This weeks Photoblog of the week is ottok. It’s a great photoblog that I’ve really been enjoying over the past few weeks. The photographer behind it is Otto K and he’s been kind enough to answer our two photoblogger questions (read them below) and share a couple of examples of his work.
Otto is an amateur photographer based in Atlanta USA. He uses a variety of cameras (digital and film) and produces one of those photoblogs that you go that you never quite know what you’re going to get in terms of style and subject matter. As he says in his About page – he’s no photography purist and the mood that he’s able to add to his shots in post production (mainly on digital shots) is fantastic. I hope you enjoy his photos and tip below.
Share one Digital Photography Tip with our readers
In a Manual Frame of Mind
A big improvement to my photography occurred when I learned to shoot in manual mode. It was actually easy to do, especially with a digital SLR. And once I made the switch, setting the aperture and shutter speed myself, I never looked back. So what are some of the benefits of shooting in manual mode?
- Better understanding of light – I found that, when I started working manual mode, I needed to read a scene to determine where to take the light reading with my camera. As a result, I believe that I got better at understanding light overall and the exposures of my photos improved.
- Better use of aperture and shutter speed – Prior to my move to manual shooting, I know that I was guilty too often of composing the shot and letting the camera choose the aperture and shutter speed for me while occasionally switching to another mode if I wanted achieve a particular effect, like a shallow DOF. Now in manual mode, I am more cognizant for each shot of what DOF my aperture is giving me and how the shutter speed is going to affect my subject. I find that I am more likely to have these values set to achieve what I really want to accomplish with the image instead of leaving it up to the whims of the camera’s automatic settings.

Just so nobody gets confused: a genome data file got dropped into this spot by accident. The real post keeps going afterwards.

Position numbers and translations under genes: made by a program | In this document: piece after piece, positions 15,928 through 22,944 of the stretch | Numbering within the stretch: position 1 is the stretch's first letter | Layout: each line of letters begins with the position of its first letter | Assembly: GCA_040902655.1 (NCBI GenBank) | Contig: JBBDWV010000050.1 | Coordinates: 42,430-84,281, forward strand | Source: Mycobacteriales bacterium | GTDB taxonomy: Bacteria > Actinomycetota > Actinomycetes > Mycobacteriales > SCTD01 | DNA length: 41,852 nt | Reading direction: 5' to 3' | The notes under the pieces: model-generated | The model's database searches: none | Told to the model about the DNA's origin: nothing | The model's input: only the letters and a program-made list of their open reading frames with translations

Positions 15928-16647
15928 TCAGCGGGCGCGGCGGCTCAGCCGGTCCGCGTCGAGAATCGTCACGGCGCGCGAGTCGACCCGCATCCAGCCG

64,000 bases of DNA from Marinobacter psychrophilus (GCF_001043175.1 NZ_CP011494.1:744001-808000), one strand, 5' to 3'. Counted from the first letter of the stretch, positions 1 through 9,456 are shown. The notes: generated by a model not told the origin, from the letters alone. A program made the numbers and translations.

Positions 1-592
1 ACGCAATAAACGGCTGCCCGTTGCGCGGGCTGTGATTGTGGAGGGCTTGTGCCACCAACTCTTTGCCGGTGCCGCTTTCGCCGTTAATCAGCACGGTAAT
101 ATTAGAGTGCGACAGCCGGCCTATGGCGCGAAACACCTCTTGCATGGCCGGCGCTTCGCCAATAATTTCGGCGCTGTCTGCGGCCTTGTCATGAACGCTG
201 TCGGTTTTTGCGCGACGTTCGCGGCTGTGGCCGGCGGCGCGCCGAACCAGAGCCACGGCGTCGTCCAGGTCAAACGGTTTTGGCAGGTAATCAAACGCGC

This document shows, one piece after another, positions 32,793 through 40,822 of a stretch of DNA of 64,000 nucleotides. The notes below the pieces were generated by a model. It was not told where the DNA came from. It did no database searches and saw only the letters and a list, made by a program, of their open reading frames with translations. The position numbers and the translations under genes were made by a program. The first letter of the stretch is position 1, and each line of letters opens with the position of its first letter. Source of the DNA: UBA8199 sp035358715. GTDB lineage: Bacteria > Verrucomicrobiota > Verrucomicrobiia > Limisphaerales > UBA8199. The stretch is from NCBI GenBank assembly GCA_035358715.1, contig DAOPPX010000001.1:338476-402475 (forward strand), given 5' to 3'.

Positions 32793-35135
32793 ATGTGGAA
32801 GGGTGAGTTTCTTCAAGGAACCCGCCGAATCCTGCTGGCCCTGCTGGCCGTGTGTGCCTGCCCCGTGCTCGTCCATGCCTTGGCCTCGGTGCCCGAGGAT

- Ability to use certain specialty lenses – In my camera bag now are two lenses that are completely manual that will not communicate with my SLR at all, requiring that I operate the camera in manual mode. If I did not know how to do that already, I would not have been able to use the lenses, and I really love having them in my arsenal.
- Slowing down – I think that this is one of the biggest benefits. Compared to when I just shot in automatic mode, shooting manually is definitely slower. It makes me think a bit more about what I am shooting, the composition of the scene, the overall exposure, and what I want to accomplish (DOF and/or shutter speed) with the image. Consequently, I would like to think that the resulting photos are the better for it since I have made the switch to manual shooting.
Now that I have talked about moving to manual shooting and some benefits, should you shoot in manual?
Maybe. If you are a beginner, you should probably get a good handle on the basics first before jumping into shooting manually. Before diving right in, there are ways to get your feet wet first. You can use Aperture Priority mode or Shutter Priority mode on your camera to start gaining some control and confidence over exposure. In fact some people prefer to use these modes over shooting exclusively in manual mode. I do think it is beneficial, though, in learning how to read a scene and shoot in manual mode whether you continue to shoot in manual or not.
Briefly Describe Your Camera Kit – Camera, Lenses and Accessories.
- Canon EOS 20D dSLR with multiple lenses (Canon EF 24-105mm f/4 L IS USM, Canon EF 70-200mm f/4L USM , Arax tilt-shift 35mm, Canon EF 50mm f1.4, Canon EF-S 10-22mm f/3.5-4.5, Tamron Autofocus 28-75mm f2.8, Lensbaby 2.0 with Lensbaby Macro Kit, Canon EF-S 60mm f/2.8 Macro, Holga plastic lens EOS mount, Kenko extension tubes, and Tamron 1.4x teleconverter).
- 2 Holga 120N cameras with a Polaroid back and various soft focus surround filters
- Lomo LC-A+ with a tunnelvision lens
- Yashica Mat 124 TLR with macro adapters and filters
Check out more of Otto’s work at www.ottokphotography.com